Sunday, July 31, 2011

Travelling by Rail in Uzbekistan

The Trans-Caspian railway finally reached Bukhara in 1888. The Emir had been suspicious, and viewed trains as the 'Devil's wagons'. To cross his territory, he demanded just recompense be paid in German silver shipped all the way from Hamburg and an assurance that the railway would not pass within ten miles of the holy city. So the Russians built a new railway settlement outside in nearby Kagan. At the same time the so-called 'Political Agency', a special organization for diplomatic affairs between the Russian Empire and the Bukhara Emirate, was also located in Kagan.

The Talgo Afrosiabs arrives in Tashkent
The Talgo 'Afrosiabs'
It is said that within a few years, Bukharans were squatting in railway carriages for hours waiting for the remarkable sensation of locomotion and that the Emir could be found riding in a mock carriage in his summer palace as servants fluttered bits of coloured paper outside the window to give the impression of speed!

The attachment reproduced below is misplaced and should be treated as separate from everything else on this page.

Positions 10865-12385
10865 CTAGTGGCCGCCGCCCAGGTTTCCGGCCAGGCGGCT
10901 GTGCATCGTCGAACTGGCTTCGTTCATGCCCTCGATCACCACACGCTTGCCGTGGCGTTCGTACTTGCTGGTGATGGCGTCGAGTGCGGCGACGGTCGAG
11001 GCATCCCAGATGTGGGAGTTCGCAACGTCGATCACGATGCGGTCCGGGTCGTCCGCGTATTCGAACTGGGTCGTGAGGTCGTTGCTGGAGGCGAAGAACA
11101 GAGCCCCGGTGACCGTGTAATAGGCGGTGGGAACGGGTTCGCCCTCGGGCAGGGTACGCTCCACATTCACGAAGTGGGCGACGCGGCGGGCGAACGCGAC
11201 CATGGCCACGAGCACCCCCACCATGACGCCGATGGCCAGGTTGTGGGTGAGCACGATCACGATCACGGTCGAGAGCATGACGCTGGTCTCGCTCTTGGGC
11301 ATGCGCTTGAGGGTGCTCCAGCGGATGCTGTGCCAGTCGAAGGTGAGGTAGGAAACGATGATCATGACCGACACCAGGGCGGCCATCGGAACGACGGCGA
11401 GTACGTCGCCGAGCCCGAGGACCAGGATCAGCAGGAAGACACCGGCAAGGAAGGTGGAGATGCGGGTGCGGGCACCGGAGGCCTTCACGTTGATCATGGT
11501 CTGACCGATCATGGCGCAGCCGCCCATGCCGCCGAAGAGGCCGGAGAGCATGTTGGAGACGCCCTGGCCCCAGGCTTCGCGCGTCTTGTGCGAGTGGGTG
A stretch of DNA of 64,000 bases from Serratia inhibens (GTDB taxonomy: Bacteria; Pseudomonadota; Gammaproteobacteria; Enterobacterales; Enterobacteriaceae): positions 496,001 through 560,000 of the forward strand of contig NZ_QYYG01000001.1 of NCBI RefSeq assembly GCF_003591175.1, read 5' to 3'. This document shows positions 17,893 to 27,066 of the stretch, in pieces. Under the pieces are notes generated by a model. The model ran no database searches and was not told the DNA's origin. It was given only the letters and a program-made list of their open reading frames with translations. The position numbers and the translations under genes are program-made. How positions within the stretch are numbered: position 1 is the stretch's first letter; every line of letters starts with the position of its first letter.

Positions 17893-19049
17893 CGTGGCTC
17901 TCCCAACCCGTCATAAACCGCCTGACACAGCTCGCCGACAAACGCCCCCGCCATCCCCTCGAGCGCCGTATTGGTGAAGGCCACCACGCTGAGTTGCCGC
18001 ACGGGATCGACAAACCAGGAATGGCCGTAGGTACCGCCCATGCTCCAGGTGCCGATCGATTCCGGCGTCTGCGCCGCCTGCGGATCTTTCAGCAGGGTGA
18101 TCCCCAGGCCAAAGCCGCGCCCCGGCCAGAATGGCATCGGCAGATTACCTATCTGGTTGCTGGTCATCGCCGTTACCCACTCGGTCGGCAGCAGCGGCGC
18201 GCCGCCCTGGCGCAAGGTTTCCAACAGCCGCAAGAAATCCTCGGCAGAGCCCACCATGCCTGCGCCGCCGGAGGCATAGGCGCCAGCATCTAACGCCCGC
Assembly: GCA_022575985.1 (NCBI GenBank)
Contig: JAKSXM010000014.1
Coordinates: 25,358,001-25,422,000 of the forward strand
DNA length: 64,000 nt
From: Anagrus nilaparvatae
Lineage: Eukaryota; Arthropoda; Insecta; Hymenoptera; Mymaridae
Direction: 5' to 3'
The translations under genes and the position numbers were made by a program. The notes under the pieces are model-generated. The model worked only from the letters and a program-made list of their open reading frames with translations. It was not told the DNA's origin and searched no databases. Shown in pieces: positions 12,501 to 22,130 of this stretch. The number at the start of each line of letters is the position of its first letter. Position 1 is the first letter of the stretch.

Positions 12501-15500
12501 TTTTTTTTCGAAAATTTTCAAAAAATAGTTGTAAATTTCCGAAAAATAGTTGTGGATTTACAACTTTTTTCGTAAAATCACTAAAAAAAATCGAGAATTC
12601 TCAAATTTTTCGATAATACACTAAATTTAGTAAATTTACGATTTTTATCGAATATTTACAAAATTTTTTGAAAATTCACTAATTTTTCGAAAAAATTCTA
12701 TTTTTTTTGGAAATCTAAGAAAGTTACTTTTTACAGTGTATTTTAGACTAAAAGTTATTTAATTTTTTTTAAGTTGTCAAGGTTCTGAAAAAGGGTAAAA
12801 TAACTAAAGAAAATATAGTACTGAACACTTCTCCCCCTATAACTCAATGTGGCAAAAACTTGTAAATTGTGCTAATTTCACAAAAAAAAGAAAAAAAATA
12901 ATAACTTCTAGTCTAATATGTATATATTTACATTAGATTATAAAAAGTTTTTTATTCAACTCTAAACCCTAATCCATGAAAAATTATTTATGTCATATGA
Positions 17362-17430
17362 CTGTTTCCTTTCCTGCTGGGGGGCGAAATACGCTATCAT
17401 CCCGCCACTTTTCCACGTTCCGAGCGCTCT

Today, a railway modernization project is making Uzbekistan a regional leader in rail transport. With railways the primary mode of transportation, a better railway system boosts internal trade by cutting travel and business costs. And it is great for tourists.

The first of two Talgo 250 trains travelled from Spain via Saint Petersburg and arrived in Tashkent on 22 July. The second train is due to be delivered in September. The trains are set to cut journey times on the 344 km Tashkent - Samarkand route from 3½  to 2 hours. Later the service will be expanded to Bukhara and Khiva.

The schedule has not yet been announced. Hopefully on Uzbek Journeys tours we will be able to ride the new trains. If not, we will travel on the excellent air-conditioned express 'Registan'. Either journey is better than the 5.5 hour bus trip and maximises time in Samarkand.

Update June 2012: The Talgo 'Afrosiabs' operates daily from Tashkent to Samarkand, departing Tashkent at 8:00 a.m. and arriving Samarkand at 10:30 a.m. It is an outstanding service, with a light breakfast sandwich and green tea served as breakfast. Good espresso coffee is available for 4,000 soums.

Take a peek inside some Uzbek trains. (3 minute video clip below)

Related posts: Tashkent's Open Air Railway Museum 
Steppe Magazine - Images of the Tashkent Metro 
Azerbaijan: Baku's Metro
Almaty, Kazakhstan - Riding the New Metro